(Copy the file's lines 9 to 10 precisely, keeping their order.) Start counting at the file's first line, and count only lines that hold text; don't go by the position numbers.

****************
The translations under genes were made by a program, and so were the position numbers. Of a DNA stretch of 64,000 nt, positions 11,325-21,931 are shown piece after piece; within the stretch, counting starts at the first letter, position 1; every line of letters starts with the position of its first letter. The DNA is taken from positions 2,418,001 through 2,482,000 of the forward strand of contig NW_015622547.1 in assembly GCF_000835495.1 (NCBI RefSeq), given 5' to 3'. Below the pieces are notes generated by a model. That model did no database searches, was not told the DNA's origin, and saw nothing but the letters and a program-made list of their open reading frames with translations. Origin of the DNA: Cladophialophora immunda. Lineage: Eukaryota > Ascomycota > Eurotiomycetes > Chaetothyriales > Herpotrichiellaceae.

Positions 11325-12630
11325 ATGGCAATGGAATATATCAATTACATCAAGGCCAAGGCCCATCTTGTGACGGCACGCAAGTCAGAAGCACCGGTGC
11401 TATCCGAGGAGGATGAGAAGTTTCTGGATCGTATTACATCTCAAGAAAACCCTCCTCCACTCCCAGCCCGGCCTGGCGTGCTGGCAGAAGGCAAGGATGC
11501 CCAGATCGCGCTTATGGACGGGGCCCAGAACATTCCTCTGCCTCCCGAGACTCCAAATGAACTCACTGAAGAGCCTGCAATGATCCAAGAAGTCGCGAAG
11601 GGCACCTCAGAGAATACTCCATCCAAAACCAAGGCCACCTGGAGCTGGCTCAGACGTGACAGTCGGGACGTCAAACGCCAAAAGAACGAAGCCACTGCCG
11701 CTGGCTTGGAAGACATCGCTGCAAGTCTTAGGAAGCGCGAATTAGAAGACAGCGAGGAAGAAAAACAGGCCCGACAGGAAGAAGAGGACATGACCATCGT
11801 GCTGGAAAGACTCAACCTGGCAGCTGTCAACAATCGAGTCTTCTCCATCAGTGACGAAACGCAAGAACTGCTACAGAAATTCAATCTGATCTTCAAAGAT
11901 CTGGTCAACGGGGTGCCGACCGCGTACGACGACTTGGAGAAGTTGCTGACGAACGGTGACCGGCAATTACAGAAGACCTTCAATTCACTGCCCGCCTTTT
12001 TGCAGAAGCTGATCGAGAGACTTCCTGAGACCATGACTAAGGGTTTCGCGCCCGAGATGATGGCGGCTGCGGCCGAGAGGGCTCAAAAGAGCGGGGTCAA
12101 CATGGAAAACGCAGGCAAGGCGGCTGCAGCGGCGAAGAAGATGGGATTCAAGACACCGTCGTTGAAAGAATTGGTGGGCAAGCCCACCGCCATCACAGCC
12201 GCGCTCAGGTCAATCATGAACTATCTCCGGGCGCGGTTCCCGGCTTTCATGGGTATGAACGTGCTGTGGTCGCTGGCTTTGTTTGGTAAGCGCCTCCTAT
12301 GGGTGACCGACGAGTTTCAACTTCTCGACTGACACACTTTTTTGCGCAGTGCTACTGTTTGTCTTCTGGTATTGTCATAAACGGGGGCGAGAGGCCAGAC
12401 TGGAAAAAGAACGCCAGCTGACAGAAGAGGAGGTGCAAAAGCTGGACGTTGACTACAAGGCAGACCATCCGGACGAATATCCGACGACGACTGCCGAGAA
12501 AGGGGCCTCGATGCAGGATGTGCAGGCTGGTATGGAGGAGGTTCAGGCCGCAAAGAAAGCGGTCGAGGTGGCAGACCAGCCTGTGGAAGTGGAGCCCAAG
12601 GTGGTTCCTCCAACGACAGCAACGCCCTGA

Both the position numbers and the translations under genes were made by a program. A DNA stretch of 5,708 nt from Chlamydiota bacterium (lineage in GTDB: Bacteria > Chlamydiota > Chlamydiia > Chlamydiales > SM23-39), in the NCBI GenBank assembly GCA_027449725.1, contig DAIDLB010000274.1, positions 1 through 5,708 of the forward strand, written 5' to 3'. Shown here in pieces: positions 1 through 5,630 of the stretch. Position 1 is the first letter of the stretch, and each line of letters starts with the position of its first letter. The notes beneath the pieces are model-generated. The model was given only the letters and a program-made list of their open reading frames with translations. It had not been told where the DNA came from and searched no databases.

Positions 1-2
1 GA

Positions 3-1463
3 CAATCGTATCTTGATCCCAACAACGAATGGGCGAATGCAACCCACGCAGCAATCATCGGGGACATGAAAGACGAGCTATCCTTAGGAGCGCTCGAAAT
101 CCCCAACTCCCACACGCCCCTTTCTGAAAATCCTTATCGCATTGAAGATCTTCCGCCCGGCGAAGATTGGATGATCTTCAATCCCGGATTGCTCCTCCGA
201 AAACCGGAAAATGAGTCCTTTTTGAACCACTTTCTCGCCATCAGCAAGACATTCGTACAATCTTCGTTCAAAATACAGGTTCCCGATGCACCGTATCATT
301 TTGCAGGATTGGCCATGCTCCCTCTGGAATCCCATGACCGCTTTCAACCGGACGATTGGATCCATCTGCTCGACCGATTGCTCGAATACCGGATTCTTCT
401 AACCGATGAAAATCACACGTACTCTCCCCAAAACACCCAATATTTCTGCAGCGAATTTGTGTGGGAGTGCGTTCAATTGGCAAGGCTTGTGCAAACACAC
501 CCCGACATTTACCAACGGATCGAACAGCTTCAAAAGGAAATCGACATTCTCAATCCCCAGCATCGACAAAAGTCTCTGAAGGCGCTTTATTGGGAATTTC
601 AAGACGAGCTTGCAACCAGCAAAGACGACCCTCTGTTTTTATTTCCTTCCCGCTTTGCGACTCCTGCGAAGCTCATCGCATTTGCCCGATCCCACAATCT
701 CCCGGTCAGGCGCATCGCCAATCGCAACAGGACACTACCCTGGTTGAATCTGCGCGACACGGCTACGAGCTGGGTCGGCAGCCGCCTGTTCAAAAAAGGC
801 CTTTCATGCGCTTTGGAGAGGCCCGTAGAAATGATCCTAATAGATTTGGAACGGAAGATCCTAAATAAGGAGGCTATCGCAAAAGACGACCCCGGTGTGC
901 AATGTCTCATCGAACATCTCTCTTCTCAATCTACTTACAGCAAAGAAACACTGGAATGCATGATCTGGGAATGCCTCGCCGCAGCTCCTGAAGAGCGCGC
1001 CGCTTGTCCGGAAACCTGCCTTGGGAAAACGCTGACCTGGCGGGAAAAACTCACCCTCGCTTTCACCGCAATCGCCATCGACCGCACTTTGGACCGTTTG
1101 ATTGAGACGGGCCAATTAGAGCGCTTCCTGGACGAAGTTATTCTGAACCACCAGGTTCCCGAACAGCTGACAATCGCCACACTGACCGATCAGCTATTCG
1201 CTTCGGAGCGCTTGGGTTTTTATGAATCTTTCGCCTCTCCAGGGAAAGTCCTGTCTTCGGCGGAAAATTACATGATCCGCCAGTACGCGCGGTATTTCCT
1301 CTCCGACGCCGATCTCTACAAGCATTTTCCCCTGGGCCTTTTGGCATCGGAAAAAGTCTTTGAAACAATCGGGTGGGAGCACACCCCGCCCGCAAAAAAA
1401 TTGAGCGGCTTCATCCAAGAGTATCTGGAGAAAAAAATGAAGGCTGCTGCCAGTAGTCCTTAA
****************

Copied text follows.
11901 CTGGTCAACGGGGTGCCGACCGCGTACGACGACTTGGAGAAGTTGCTGACGAACGGTGACCGGCAATTACAGAAGACCTTCAATTCACTGCCCGCCTTTT
12001 TGCAGAAGCTGATCGAGAGACTTCCTGAGACCATGACTAAGGGTTTCGCGCCCGAGATGATGGCGGCTGCGGCCGAGAGGGCTCAAAAGAGCGGGGTCAA